GMP equalisation and the route to buyout

18th March, 2021

  • The issue of GMP equalisation is likely to be engaging the trustees of all previously contracted-out schemes. It is much more pressing, however, for schemes which are considering a buyout in the short to medium term.

    A few insurers, more specifically those involved with larger transactions, are already able to offer GMP equalisation via a dual records approach, subject to a loading on the administration premium. The remainder, however, are still developing their offerings, and it is likely that these will take a couple of years to be fully realised and on offer as a standard approach to pension schemes of all sizes.

    The current default GMP equalisation approach on buyout is therefore conversion, for sub £500m schemes at least, although this will change in time as insurers are able to offer additional flexibility.

    Given the relatively small amount of time elapsed since the Lloyd judgments, and the lack of clarity on some points of detail, none of the insurers active in the bulk annuity market expect pension schemes to have completed a GMP equalisation exercise prior to a market approach; schemes which have done so will be more attractive, as there is less chance of significant changes in the data being required post transaction.

    Conversion of GMP benefits at retirement is not attractive to insurers and they generally will not be able to accommodate this within a bulk annuity contract. This does not mean that trustees cannot follow this approach while the scheme is ongoing – however, the position for the remaining members would have to be resolved prior to buyout. A number of schemes may be considering whether it is appropriate to run a pension increase exchange (PIE) exercise alongside GMP conversion, as this could be a cost-effective way to give members flexibility on how their benefits are structured. This is quite difficult for insurers to offer post transaction, and so an exercise of this kind should ideally be completed before going to market.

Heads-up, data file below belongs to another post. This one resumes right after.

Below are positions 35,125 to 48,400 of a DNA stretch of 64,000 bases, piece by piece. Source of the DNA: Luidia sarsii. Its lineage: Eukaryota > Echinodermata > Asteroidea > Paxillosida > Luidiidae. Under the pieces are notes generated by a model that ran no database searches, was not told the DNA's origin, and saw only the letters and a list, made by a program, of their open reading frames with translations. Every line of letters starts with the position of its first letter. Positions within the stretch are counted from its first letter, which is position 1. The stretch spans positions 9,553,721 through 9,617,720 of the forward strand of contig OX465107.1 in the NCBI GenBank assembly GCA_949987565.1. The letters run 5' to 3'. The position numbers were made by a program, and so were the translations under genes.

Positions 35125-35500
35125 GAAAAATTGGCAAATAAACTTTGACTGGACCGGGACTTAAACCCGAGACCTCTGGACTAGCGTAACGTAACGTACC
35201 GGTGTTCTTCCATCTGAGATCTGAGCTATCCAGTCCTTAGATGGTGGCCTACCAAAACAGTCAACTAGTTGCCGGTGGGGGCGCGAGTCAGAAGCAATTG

‘Known unknowns’

    For any trustees with strong views on acceptable GMP equalisation methods who wish to complete a buyout reasonably quickly, it is important to engage with the bulk annuity market to understand where insurers are at now, and also the timeframe for future developments. Understanding a scheme’s membership profile is equally important – for example, the size of the scheme, the employment sector, size of remuneration and pension benefits will strongly influence the likelihood of members having opted for fixed protection, making GMP conversion more problematic. This is the fundamental problem with GMP conversion – there are too many ‘known unknowns’ from a pensions tax perspective. A new industry group has been set up to look at possible solutions to the tax issues.  

    As there is an expectation that dual records will be available from all insurers eventually, a compromise could be for schemes to secure a policy and complete the post transaction implementation on a basis which excludes GMP equalisation. This may be less attractive for schemes holding policies which cover the whole membership as it delays a buyout and eventual wind up – although work can be undertaken in the interim to build member records as required to support the chosen equalisation method.

    The above option offers maximum flexibility, at the cost of additional risk both in respect of the timescale to buyout and also the pricing basis for any benefit alterations. These will be costed on the prevailing pricing basis for the insurer at the time the changes are made rather than the pricing basis at inception, which would be the case if the adjustments were applied as part of the initial implementation stage.

    Clear objectives

    The preferred position for each scheme will be very much dependent on the specific circumstances – it is important for trustees to be clear on their ultimate objectives so that they can ensure the contractual terms for a bulk annuity policy are sufficiently robust. Insurers will want to be copied in to the legal and actuarial advice issued during the process, and will want to understand where approximations have been made if full data is not available; but they do not generally expect to provide any input into the calculations.

    Negotiation with insurers is possible in respect of schemes where a policy was secured some time ago but a buyout has not yet been completed. We are seeing a good degree of pragmatism if trustees are able to clearly articulate their requirements and the reasons behind these. As ever, having the right governance structure in place will deliver the best results for the members and the scheme.

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    • Published byTiziana Perrella

      Tiziana is a lead Trustee based in our Manchester Office. A qualified actuary, she has broad pensions experience, with specific expertise in risk settlement including being lead adviser on over 200 buy-ins and buy-outs in the last 20 years. Prior...

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